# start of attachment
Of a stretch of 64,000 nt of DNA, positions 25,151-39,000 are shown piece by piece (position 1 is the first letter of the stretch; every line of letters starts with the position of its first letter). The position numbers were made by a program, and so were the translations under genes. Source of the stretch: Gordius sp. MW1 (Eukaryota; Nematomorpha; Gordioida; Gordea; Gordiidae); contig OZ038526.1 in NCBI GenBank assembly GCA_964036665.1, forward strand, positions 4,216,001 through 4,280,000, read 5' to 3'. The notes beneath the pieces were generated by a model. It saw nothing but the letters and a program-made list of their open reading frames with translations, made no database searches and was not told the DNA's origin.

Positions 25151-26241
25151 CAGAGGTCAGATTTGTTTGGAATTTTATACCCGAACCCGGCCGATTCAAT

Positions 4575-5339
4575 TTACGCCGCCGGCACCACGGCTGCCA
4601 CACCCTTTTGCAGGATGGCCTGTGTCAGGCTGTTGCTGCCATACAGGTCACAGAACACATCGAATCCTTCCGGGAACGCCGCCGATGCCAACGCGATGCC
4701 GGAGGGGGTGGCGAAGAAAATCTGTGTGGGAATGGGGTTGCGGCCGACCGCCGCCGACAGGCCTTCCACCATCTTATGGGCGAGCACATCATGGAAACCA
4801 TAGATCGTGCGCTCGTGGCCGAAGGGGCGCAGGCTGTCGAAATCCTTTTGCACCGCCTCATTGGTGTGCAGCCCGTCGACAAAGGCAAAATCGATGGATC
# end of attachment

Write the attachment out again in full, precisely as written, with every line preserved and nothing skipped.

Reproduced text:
Of a stretch of 64,000 nt of DNA, positions 25,151-39,000 are shown piece by piece (position 1 is the first letter of the stretch; every line of letters starts with the position of its first letter). The position numbers were made by a program, and so were the translations under genes. Source of the stretch: Gordius sp. MW1 (Eukaryota; Nematomorpha; Gordioida; Gordea; Gordiidae); contig OZ038526.1 in NCBI GenBank assembly GCA_964036665.1, forward strand, positions 4,216,001 through 4,280,000, read 5' to 3'. The notes beneath the pieces were generated by a model. It saw nothing but the letters and a program-made list of their open reading frames with translations, made no database searches and was not told the DNA's origin.

Positions 25151-26241
25151 CAGAGGTCAGATTTGTTTGGAATTTTATACCCGAACCCGGCCGATTCAAT

Positions 4575-5339
4575 TTACGCCGCCGGCACCACGGCTGCCA
4601 CACCCTTTTGCAGGATGGCCTGTGTCAGGCTGTTGCTGCCATACAGGTCACAGAACACATCGAATCCTTCCGGGAACGCCGCCGATGCCAACGCGATGCC
4701 GGAGGGGGTGGCGAAGAAAATCTGTGTGGGAATGGGGTTGCGGCCGACCGCCGCCGACAGGCCTTCCACCATCTTATGGGCGAGCACATCATGGAAACCA
4801 TAGATCGTGCGCTCGTGGCCGAAGGGGCGCAGGCTGTCGAAATCCTTTTGCACCGCCTCATTGGTGTGCAGCCCGTCGACAAAGGCAAAATCGATGGATC